Using this approach allowed the design of the structures to be optimised quickly, making them as slender as possible whilst maintaining confidence in their structural performance. The slenderness of the design was further enhanced by making the visible edges of the structures from smaller diameter tubes. Scale prototype sections were then constructed and tested to validate the predictions of the analysis and to evaluate various construction methods.
The Finite Element Analysis also yielded the reactions at ground level for the load cases considered. This enabled the anchoring system for the pavilions to be designed which made use of temporary ground screws with a combined holding capacity of over 200 tonnes. Hard points on the screws were attached to a series of load patches located around the base of each pavilion via adjustable straps with appropriate load ratings. The system was designed so that no guy wires or other rigging were necessary.
The load patches had to take the factored point load from each anchor and distribute it into the inflatable structure without exceeding the material strength. When factored, the minimum break load required for each patch was 1,850kg. Circular load patches, 800mm in diameter, with central stainless steel load rings connected to radial load tapes were designed. The load tapes were stitched to a backing disk made form the same material as the inflatable which was then bonded to the structure using a structural adhesive. Multiple pull tests were conducted on sample patches to ensure their suitability.
The flowing, organic forms of the pavilions meant that they would be completely asymmetrical, with no repetition or mirroring of any of the fabric panels they would be made from. This meant that a huge number of unique patterns would have to be generated, cut and fabricated in a very short space of time. A detailed CAD surface model was created for each pavilion. Using Tectoniks own software, developed in-house, each of the 15,000 unique 3D panels making up the pavilions was converted into a 2D cutting pattern complete with ID number, alignment marks and seam allowances.
Controlling the flow and fabrication of such a large number of unique components required highly effective planning and quality control to ensure that every one of the thousands of panels was dimensionally accurate and assembled in the correct sequence. Over 40 miles of welded seams had to be precisely controlled and checked for structural integrity and air tightness.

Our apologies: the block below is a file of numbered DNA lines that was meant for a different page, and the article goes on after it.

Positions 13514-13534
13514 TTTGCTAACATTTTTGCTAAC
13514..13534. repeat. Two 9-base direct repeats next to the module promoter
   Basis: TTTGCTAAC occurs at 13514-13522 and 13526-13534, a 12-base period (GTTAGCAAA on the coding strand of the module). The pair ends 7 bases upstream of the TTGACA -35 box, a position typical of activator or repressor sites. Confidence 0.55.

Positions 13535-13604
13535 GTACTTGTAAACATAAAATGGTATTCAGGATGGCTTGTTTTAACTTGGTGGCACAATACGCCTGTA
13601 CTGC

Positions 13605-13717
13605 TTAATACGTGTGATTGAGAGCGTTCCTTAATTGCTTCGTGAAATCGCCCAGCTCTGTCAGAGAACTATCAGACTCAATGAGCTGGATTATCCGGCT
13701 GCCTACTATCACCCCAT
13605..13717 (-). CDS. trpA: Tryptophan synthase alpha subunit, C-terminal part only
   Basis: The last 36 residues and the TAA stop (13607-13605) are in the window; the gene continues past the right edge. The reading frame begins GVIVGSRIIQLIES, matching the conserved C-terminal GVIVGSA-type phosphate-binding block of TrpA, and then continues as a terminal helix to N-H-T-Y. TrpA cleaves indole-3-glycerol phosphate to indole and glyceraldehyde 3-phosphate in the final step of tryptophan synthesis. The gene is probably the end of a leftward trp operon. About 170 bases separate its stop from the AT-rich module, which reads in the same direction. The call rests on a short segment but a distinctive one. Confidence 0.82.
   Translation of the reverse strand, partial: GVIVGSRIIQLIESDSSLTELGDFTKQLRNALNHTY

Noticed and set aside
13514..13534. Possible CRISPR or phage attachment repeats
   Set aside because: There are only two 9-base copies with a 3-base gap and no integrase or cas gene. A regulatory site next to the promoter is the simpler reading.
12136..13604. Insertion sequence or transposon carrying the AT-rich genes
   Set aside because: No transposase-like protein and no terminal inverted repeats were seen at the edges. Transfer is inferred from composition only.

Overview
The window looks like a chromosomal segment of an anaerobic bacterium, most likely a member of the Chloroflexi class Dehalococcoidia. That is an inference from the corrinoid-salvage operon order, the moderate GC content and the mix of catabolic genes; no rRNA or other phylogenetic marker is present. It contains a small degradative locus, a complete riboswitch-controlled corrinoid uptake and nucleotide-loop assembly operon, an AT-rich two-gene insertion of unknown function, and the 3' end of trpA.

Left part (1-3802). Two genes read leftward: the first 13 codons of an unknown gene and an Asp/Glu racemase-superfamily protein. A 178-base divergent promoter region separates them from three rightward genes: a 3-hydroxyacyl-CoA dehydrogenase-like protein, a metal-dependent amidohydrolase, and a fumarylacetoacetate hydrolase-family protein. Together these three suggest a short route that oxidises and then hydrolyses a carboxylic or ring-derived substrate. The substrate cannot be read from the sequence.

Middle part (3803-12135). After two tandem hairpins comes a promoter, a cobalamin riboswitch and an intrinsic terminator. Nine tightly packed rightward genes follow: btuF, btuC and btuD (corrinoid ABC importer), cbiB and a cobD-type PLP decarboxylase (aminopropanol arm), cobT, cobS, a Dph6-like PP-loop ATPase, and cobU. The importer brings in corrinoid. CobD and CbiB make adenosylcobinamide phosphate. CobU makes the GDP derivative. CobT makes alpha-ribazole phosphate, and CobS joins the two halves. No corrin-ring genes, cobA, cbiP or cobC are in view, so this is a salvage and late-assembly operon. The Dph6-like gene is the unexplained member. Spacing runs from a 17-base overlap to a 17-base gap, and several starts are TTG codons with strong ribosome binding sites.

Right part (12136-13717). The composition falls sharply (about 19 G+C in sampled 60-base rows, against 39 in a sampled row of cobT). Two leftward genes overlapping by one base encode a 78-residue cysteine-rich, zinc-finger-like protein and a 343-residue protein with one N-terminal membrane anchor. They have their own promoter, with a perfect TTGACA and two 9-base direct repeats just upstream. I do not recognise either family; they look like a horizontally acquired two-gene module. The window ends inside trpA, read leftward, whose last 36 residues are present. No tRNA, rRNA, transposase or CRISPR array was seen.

Air Management System.
The pavilions require precise control of the inflation pressure in order to achieve the levels of structural performance required by the codes. The air management system is therefore a critical part of the overall structural scheme. The system is comprised of six independent units, each containing four 0.75kW side-channel blowers under the control of two digital process controllers. Each unit is housed in a wheeled flight case to simplify transportation and handling.
The process controllers are linked to pressure transducers which sense the air pressure in the pavilions. The controllers are programmed with upper and lower set-points and switch the blowers on and off as required to maintain pressure within these limits. Being of a virtually air tight construction, the pavilions consume very little air (and power) once inflated.
For the initial inflation of the pavilions, all the blowers are utilised but once this is achieved only a small number are required to maintain pressure. The system therefore has a high level of redundancy. In the event of damage to the pavilions resulting in the loss of air, the controllers automatically bring redundant blowers back on-line to compensate. Safety is further enhanced with the zoning of air sections within the pavilions. Each zone has its own independent inflation unit so that in the event of excessive damage within a zone, the remaining sections are unaffected and have sufficient strength to support the damaged area.
During changeable weather conditions, the air pressure can exceed the upper limit owing to solar gain. In this eventuality, the controllers open electric relief valves to allow air to escape until normal operational air pressure is restored.